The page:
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Young mother’s harrowing injury ends in amazing recovery

OHSU team mobilized for emergency spinal surgery that reversed paralysis, returned Beaverton woman to her baby in just a few days
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Chase and Gabrielle Zielinski sit at home Tuesday with their daughter, Sophie. On July 30, Gabrielle was rushed to OHSU for emergency spinal surgery that reversed paralysis that occurred from a simple stretch. (OHSU/Christine Torres Hicks)
Chase and Gabrielle Zielinski sit at home Tuesday with their daughter, Sophie. On July 30, Gabrielle was rushed to OHSU for emergency spinal surgery that reversed paralysis that occurred from a simple stretch. (OHSU/Christine Torres Hicks)

A Beaverton woman is back home with her husband and 4-month-old daughter after a harrowing medical emergency left her briefly paralyzed — before a successful spinal surgery at Oregon Health & Science University.

Despite it all, Gabrielle Zielinski called it an amazing experience thanks to the care she received at OHSU.

“I feel like there’s not enough I could do to say, ‘Thank you,’” she said, pausing to hold back tears. “I didn’t think I was going to be able to walk, but I woke up and found my legs moving. Every day got better and better. Everyone was in shock that I was doing so well, and I’m just really grateful.”

Her spine surgeon credits teamwork from a wide array of OHSU specialists and health care professionals who assembled quickly late at night to diagnose and effectively treat an exceptionally rare spinal injury.

Josiah Orina, M.D. (OHSU)
Josiah Orina, M.D. (OHSU)

“This was a credit to a large group of health professionals, including nurses, residents and an on-call anesthesiologist who mobilized in the middle of the night to help,” said Josiah Orina, M.D., associate professor of neurological surgery in the OHSU School of Medicine.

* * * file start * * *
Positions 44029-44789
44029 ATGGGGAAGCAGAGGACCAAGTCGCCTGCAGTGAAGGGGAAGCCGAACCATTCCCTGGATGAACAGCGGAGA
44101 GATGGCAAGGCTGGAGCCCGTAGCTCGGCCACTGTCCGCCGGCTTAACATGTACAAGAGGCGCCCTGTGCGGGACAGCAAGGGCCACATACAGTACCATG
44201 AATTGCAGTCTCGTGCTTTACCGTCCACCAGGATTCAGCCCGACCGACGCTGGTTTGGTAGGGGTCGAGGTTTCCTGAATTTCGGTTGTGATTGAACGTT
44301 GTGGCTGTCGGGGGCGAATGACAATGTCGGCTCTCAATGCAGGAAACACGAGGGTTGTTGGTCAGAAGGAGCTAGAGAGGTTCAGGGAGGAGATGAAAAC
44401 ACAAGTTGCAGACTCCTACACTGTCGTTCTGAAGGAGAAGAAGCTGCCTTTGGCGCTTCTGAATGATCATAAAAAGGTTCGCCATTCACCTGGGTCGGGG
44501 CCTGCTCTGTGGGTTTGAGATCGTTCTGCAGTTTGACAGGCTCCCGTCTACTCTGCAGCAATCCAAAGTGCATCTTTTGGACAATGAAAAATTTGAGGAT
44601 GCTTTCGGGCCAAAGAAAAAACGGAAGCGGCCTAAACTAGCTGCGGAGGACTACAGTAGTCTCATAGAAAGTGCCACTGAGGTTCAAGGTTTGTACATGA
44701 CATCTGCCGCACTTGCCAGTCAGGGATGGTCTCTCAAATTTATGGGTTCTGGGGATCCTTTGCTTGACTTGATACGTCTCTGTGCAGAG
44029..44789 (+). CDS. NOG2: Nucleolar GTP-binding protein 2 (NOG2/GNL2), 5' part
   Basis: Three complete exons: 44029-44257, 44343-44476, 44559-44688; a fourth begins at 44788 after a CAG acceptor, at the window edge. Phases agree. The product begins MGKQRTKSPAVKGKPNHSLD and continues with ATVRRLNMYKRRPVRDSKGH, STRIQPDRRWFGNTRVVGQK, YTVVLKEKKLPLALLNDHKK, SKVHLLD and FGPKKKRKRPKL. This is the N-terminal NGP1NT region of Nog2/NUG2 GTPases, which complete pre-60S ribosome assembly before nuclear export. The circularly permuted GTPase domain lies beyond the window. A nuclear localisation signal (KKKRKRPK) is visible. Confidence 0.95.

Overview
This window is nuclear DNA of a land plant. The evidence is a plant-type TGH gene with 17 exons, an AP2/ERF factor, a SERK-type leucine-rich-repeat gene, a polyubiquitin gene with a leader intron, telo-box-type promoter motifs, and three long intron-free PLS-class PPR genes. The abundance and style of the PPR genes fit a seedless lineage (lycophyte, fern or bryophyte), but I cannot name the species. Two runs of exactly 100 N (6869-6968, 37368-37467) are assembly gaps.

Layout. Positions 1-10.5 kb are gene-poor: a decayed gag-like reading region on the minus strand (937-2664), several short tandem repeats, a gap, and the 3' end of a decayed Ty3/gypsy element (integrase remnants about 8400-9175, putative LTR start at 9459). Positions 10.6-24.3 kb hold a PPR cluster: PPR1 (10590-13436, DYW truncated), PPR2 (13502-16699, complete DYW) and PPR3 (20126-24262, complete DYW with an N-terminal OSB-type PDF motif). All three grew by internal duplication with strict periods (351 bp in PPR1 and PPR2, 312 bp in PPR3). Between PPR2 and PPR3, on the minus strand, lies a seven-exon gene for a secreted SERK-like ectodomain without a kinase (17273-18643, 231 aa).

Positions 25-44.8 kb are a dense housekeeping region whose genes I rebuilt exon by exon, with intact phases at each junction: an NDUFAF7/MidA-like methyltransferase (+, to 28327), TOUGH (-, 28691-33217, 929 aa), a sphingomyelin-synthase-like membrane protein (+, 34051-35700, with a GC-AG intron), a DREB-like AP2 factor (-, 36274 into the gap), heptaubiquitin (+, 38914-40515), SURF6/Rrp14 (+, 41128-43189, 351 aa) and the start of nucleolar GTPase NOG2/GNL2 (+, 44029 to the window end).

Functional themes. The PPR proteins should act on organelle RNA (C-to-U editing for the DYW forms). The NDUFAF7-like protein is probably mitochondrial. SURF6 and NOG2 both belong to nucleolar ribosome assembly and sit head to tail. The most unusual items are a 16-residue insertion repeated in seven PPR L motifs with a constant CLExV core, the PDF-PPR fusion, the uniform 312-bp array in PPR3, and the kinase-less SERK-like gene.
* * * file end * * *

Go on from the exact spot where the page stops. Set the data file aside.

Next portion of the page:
Zielinski agreed.

“It felt like there were 20 people in that room,” she said. “It was stressful, but everyone was so nice and ready to take care of me.”

Sudden paralysis

The incident began the afternoon of Sunday, July 30, when Zielinski, 32, used a foam roller while stretching to work out a kink in her neck.

“Usually, I can get some good pops out,” she said.

Moments later, something felt terribly wrong.

“The best way I can describe it is if someone took an ice pick and shoved it into every part of my body,” she said. “It was the worst, most excruciating pain I’ve ever had in my life.”

It was not only painful, but she discovered that she had lost the ability to move her arms and legs.

Her husband, Chase Zielinski, called 9-1-1.

The ambulance delivered her to OHSU because of the health system’s expertise in treating neurological conditions.

In short order, the team spotted the source of the problem through magnetic resonance imaging, or MRI: a blood vessel had burst, forming a clot the size of an earthworm that was impinging on seven sections of her spine.

Orina said he had never seen such a severe epidural hematoma — meaning blood accumulating at the spine — in a patient not involved in a high-impact motor vehicle crash or football injury.

It was clear that she would need surgery, and quickly.

“It was a very scary moment,” Zielinski recalled. “I wondered, am I going to die? Am I going to make it through surgery?”

Orina knew the team had to relieve pressure on the spine. The team moved her from the emergency department into an operating room, beginning the procedure at 11 p.m. that same day. It took an hour to carefully wash out the clot.

A team effort

Zielinski remembers waking up early the next morning as she was being moved into the neurological intensive care unit to recover.

The pain in her body was all but gone, and her ability to move her arms and legs steadily improved.

Within a couple of days, she was the rare intensive care unit patient who was able to walk the halls on her own. As a breast-feeding mom, she received help from OHSU’s labor and delivery staff to ensure she had everything she needed to safely pump and store milk. Staff from the OHSU pharmacy also visited to make sure the dosage of her pain medication was compatible with breast feeding.

One week later, Saturday, Aug. 5, she was ready to be discharged — to return home to her husband, two cats and infant daughter, Sophie.

But not before her mother brought a dozen jars of homemade jam to distribute to her care team.

“I really just had the best group of doctors. The nurses were amazing, just the sweetest group of people,” she said. “It was like I had friends who came and helped me.”

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